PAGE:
Informal group to encourage idea exchange on best practices, lessons learned and solutions for improved electronic stewardship at facilities in government facilities and elsewhere.
Green IT commentary
September 15, 2010 at 9:39 am #110798
From Forbes.com blogs
Why CIOs Should See Their Power Bills
Robin Johnson 09.10.10, 6:00 AM ET
ROUND ROCK, TEXAS –
The obvious first step for reducing any organization’s energy use is to measure it and find ways to lower it. So why is it that the overwhelming majority of CIOs–owners of their companies’ information technology infrastructure and consumers of huge amounts of energy–never see a power bill?
As ludicrous as that sounds, it’s quite common. The power bill goes to the facilities team. It’s particularly unfortunate when you consider that at a large company, technology can consume as much as 40% or more of the power used.
Thankfully it’s a problem that’s easy and affordable to begin to tackle. Connecting the IT and facilities departments in any organization, from businesses to governments, can slash power usage and increase efficiency with something as simple as using a few electric meters. In Dell’s case, we managed to add 35% more computing capacity without using one additional watt.
Once the CIO knows how much power all those machines and their related cooling systems are consuming, it’s hard not to find ways to be more efficient. For example, a server in one location is running a particular software program, has plenty of unused capacity and is burning electricity. Across the room, there’s another server doing the very same thing. Introduce virtualization software, which lets one machine do the work of many, and you’re immediately saving power and money while minimizing the environmental impact.
Now imagine a data center filled with server racks. They take cool air in through the front and blow hot air out the back. In an organization in which the CIO doesn’t see a power bill, the data center isn’t necessarily arranged for energy efficiency. You might have two server racks facing front-to-back, mixing hot and cold air and lowering the efficiency of the cooling process. In fact, most data centers are run far too cold–10 or 15 degrees cooler than necessary–just to keep a few hot spots from overheating. By rearranging your data center to keep the hot air hot and the cold air cold, you can reduce power bills and improve system efficiencies by 20% or more.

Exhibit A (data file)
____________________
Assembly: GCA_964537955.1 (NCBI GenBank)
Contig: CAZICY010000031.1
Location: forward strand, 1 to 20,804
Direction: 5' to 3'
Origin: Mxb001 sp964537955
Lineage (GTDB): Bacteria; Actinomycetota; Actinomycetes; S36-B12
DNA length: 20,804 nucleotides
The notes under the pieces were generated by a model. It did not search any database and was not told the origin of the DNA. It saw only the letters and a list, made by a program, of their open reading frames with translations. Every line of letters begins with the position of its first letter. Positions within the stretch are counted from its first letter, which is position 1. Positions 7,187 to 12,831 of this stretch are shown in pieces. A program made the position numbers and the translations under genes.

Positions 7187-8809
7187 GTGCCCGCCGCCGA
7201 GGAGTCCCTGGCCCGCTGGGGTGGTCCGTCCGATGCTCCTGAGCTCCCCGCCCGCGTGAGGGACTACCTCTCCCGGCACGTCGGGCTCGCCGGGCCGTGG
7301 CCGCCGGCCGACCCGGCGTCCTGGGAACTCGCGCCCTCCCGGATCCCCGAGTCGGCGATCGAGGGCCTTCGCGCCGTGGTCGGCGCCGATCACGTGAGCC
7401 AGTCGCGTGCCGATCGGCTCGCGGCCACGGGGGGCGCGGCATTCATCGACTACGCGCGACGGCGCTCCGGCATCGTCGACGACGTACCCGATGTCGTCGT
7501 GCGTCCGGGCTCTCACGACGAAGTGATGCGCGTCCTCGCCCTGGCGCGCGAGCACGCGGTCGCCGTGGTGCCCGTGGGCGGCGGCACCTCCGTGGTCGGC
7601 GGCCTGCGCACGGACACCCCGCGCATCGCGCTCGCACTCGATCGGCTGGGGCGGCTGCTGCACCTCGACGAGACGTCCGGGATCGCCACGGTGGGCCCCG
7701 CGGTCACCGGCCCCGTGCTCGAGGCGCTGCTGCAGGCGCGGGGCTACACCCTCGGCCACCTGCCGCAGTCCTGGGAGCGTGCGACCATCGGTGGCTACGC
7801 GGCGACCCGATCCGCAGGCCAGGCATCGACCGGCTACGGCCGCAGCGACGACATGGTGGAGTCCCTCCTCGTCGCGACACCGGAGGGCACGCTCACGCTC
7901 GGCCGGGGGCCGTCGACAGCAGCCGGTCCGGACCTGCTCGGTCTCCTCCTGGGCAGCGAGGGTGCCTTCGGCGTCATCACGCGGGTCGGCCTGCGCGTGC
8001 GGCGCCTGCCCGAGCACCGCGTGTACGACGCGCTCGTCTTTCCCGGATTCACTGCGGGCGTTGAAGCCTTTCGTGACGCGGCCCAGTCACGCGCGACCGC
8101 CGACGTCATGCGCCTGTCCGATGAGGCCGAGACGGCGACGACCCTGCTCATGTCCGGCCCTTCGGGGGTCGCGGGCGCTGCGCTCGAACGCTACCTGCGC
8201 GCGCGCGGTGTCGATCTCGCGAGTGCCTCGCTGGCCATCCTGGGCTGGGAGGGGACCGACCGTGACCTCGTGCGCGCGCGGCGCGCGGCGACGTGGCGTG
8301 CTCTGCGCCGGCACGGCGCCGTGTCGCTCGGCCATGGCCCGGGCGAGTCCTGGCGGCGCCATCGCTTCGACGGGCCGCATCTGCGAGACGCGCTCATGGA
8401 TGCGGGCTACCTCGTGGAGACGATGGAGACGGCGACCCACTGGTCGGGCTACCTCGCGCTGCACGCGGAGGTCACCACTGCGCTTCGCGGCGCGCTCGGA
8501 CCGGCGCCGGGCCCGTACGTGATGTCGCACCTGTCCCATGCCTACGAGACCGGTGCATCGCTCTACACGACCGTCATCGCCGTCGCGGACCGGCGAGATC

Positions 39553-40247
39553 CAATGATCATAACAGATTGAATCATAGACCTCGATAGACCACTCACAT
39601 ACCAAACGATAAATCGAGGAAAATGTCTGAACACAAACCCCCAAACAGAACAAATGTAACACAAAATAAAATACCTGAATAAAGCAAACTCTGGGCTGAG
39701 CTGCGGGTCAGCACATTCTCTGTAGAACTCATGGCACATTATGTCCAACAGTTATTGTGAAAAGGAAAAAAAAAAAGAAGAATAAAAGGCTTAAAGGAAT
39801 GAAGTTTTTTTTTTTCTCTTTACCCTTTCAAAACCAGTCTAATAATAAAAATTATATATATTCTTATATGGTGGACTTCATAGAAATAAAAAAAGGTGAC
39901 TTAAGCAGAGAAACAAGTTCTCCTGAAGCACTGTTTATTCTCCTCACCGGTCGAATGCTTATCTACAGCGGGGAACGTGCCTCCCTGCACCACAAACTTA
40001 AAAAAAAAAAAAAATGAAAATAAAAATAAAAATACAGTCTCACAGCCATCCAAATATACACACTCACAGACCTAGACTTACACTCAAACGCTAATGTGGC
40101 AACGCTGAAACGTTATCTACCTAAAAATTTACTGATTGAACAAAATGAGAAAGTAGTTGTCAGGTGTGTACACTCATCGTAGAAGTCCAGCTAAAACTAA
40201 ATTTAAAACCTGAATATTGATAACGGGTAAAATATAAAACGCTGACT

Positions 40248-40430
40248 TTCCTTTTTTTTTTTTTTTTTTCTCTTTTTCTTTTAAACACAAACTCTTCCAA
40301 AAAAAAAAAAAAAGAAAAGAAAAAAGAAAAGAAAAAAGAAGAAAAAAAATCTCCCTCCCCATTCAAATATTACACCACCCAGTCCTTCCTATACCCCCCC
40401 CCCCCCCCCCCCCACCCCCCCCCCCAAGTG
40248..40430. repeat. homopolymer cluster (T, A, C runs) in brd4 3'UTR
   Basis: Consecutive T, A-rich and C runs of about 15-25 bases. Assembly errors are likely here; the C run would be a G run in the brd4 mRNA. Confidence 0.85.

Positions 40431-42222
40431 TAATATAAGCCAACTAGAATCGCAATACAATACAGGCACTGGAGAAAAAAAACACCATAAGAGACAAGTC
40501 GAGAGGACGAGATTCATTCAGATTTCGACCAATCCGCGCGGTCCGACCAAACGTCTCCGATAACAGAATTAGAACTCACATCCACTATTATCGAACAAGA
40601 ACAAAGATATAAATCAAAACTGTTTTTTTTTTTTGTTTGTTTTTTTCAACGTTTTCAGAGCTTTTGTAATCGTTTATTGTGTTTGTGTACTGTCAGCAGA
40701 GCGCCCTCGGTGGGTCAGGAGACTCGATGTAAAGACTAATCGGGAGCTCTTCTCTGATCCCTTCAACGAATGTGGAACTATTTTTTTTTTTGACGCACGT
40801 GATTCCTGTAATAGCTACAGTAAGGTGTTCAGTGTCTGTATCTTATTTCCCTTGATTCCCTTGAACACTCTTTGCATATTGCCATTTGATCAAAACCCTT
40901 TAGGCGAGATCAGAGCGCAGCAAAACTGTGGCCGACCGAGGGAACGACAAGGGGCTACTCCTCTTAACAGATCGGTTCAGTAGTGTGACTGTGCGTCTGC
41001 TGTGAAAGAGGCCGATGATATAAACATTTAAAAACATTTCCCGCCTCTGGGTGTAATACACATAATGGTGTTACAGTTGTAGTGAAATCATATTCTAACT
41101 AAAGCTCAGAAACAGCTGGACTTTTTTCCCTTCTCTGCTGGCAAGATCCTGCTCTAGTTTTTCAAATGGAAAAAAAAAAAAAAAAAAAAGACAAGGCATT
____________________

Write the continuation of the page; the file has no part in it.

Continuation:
Simple solutions like this help minimize a company’s environmental footprint. But this isn’t green for green’s sake. Most organizations need to think harder about their IT power use just to cope with the explosion of data in this digital era. Even if you could spend unlimited money on power and equipment for your data centers, the power grid where your facilities reside might not be able to provide any more juice–or you could simply run out of physical space in your data center.
That’s what happened to us at Dell two years ago. We hit the space limit on our data centers in Austin. We had two options: build another data center, or squeeze more computing power out of our existing facilities using the same amount of energy. The difference between the two options in both expense and environmental impact was enormous. After all, the greenest data center is the one you never build. Through smart IT planning, we’ve postponed indefinitely the need for a new data center, avoiding some $250 million in costs.
Think of the implications for taxpayers if government agencies linked their IT strategies to their power use and embraced the opportunities green IT holds. Every time a government agency issues a purchase order for hardware or software that isn’t rationalized for its power use, taxpayers pay the bill. As with a data center on a grid that can’t supply any more energy, public departments can’t get any more tax dollars; they can only get more computing for the dollars already in their budgets.
At Dell we began thinking this way more than two years ago. The investment for organizations that want to do the same is relatively minimal and pays off quickly. The first step is to have power monitoring in the right places. Additional power monitoring is not expensive and is readily available. Second, look at the physical configuration of your data center. At Dell we’ve found that we can help cool our Austin data centers by drawing in ambient air from outdoors, saving hundreds of thousands of dollars per year.
Finally, make your future hardware and software purchases based on power efficiency and look for ways to take advantage of virtual computing to increase the efficiency of existing IT investments. Replacing existing hardware and introducing virtualization software can multiply your capacity by a factor of five or greater in the same power envelope.
The savings from even incremental changes will be significant and immediate, but not if you overlook the key component to any organizational shift: responsibility. It’s great to show your CIO the power bill, but if he or she isn’t invested with the authority and responsibility for lowering it, it’s just another slip of paper.
Robin Johnson is chief information officer at Dell.
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